But what it is, is this:
This singing comic book is no longer the ungodly, indecipherable mess it was in February. It’s just a bore.
– Ben Brantley, New York Times
The show actually sounds better than when I saw it in previews. They took out the overbearing and pompous Arachne plot, as well as the insufferable "Geek Chorus". It looks like they basically took Act I and stretched it into two acts.
Which, admittedly, would be an improvement.
But even if more stage time is given to Page (as the Green Goblin) — who was good when I saw it — it doesn't make up for one of the musicals biggest flaws, and one that critics ignored the first time around: the music. Howeve, the leaner Spiderman 2.0 offers up the flaw, as noted by critic Scott Brown of New York magazine:
No amount of mulch or manure can cover up the music, which is, by far, the show's greatest weakness. (Which is saying something.) With Taymor in charge, Spider-Man essentially ignored its score, and invited us to ignore it, too. We happily obliged. Now, the inert echoplay of the Edge's music and the dippy teen-poet vacuousness of Bono's lyrics cannot and will not be denied…. "Bullying by Numbers," "DIY World," "A Freak Like Me Needs Company," and the narcotizing ballad "If the World Should End" (the undisputed nadir of last weekend's Tony awards ceremony) demonstrate, beyond a doubt, that the boys from Dublin never had a damned clue what a musical was or how to dramatize action and emotion in song. Spider-Man was a bad Julie Taymor musical; it is now, wholeheartedly, a terrible U2 musical…
But yes, I predicted that: Taymor was only part of the problem. U2 was the other part.
Anyway, on to the reviews:
USA Today: “Luckily, Patrick Page, the veteran actor who plays Osborn and the Goblin, is an exuberantly entertaining villain; Reeve Carney, the less experienced leading man, conveys a youthful earnestness and burgeoning confidence that make him a compelling foil. The new ‘Spider-Man’ is more of an overt crowd-pleaser, but its most affecting features reflect the serious, arty aspirations of the original.”
Associated Press: “This production is lighter and clearer, if thematically less challenging. It may not be the best thing in theater, but it is far from the worst show in Broadway history.”
The New York Post: “‘Spider-Man: Turn Off the Dark,’ the busy musical spectacle that opened last night, tries very hard to be fun and accessible. After many upheavals and accidents, firings and rewrites, the show is closer than ever to the bull’s eye, but that’s not saying much: The target has been both broadened and lowered. The point of reference is Joel Schumacher’s family-ready ‘Batman,’ not Christopher Nolan’s dark, arty one.”
The Daily News: “Emerging from all that tangled drama, Spidey 2.0 is more cohesive, streamlined and funnier than before, and its thrills are still intact – though it is still weighed down by so-so songs. “Spider-Man” isn’t a great, gourmet meal, but it’s a tasty diversion.
Newsday (subscription required): “So, is it better? Yes, the story makes sense now and, so far, no one has fallen down. But is it better than junk-food theater in a jumbo package? No.”
New York magazine: “I’m sorry to report that the eight-legged, nine-lived megalomusical — which finally opened tonight, in its newly tamed, scared-straight and heavily Zolofted post-Taymor state — has deteriorated from mindblowingly misbegotten carnival-of-the-damned to merely embarrassing dud.”
Time Out New York: “What can we say about this marvelously morphing musical? It’s a hell of a lot better. ‘Spider-Man: Turn Off the Dark’ is now a coherent and mostly enjoyable entertainment for children and adults, albeit one still saddled with Taymor’s vestigial nuttiness and freshly dug plot holes all its own.”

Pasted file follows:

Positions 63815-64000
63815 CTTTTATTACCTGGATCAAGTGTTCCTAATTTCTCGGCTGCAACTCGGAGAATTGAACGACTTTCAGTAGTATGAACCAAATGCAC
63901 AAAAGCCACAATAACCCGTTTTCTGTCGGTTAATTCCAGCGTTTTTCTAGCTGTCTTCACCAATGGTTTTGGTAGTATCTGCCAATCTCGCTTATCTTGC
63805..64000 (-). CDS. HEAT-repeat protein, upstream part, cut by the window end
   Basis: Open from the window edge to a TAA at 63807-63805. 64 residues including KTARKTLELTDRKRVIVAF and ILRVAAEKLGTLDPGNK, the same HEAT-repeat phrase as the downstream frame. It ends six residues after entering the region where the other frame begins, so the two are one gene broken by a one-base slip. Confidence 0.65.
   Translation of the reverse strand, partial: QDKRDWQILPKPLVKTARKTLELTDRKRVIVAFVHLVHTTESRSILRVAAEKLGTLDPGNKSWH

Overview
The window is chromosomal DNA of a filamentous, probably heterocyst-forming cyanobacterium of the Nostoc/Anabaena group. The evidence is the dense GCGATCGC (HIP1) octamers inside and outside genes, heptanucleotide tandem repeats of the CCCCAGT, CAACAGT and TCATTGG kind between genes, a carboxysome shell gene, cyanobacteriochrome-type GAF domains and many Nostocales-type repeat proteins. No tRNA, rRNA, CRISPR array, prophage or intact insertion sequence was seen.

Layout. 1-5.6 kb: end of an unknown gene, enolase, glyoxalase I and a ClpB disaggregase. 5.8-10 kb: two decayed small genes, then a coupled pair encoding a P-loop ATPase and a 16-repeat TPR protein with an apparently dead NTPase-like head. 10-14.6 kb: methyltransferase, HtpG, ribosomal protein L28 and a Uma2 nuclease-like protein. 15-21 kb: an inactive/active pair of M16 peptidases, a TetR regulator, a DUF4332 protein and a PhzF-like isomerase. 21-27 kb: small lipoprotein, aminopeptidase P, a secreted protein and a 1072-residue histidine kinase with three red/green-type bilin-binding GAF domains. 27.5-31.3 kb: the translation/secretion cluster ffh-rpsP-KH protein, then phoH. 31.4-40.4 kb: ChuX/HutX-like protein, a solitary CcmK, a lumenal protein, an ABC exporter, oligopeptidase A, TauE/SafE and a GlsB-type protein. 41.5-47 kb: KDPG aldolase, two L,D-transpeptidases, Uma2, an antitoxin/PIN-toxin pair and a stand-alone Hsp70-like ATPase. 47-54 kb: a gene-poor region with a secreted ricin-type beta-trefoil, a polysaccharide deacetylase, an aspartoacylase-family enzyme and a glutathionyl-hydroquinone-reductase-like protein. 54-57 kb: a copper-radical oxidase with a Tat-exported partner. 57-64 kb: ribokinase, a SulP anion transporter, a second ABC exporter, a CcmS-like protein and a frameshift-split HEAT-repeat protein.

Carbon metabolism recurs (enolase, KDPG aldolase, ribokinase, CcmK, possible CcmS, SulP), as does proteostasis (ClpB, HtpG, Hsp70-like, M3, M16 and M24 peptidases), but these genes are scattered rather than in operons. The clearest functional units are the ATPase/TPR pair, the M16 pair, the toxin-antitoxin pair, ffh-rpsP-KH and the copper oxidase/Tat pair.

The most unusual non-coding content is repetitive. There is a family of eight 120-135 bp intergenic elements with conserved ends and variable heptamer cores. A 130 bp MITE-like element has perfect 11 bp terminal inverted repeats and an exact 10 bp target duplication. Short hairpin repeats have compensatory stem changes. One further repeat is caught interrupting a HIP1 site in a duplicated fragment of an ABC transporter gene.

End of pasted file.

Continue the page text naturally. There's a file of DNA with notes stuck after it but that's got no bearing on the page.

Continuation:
The Wall Street Journal: “George Tsypin’s sets, Kyle Cooper’s digital projections and Eiko Ishioka’s costumes have been melded into an exquisitely exact stage equivalent of the sharp-angled, high-contrast drawing style of the Marvel comic books in which Peter Parker and his web-spinning alter ego first came to fictional life. The show’s sheer visual dynamism is staggering — but except for one great performance, it has little else to offer. It’s the best-looking mediocre musical ever to open on Broadway.”
Chicago Tribune: “Given the limited amount of fix-’er-up time, and the depths of incoherence from which this show had to rise, 2.0 is a remarkable achievement for those who have toiled for coherence and a measure of absolution in this dangerously tangled web. For all the abiding limitations, clashing sensibilities and thudding holes, it should, for the record, be noted as such. And if you were the one writing those big checks and hoping against hope that something Vegas-popular, London-duplicable, family-friendly and appealing to Gotham tourists who don’t speak a lick of English would emerge from the biggest heap of theatrical mishegoss since the Astor Place Riot in 1849, you would be breathing a sigh of relief as that opening-night curtain rang down Tuesday.”
Philadelphia Inquirer: “The new ‘Spider-Man’ is all for fun, a live-on-stage comic book, pure and simple – precisely what the last version wasn’t, and what its team, on hiatus for several weeks of rewrites and rehearsals, reimagined. It will by no means assume a spot in the pantheon of great Broadway musicals, but it’s now far more than a tortured curiosity.”
Financial Times: “If you have been craving confirmation that ‘Spider-Man: Turn Off the Dark’ is a disaster, you may be disappointed: this version 2.0 is pretty entertaining.”
The Washington Post: “This effects-driven musical is still situated a wide canyon’s distance from good.”
The Globe and Mail: “While the musical has moments of beautiful imagery and genuinely exciting aerial sequences, as well as the basic storytelling competence it lacked for most of its history, only rarely does it soar.”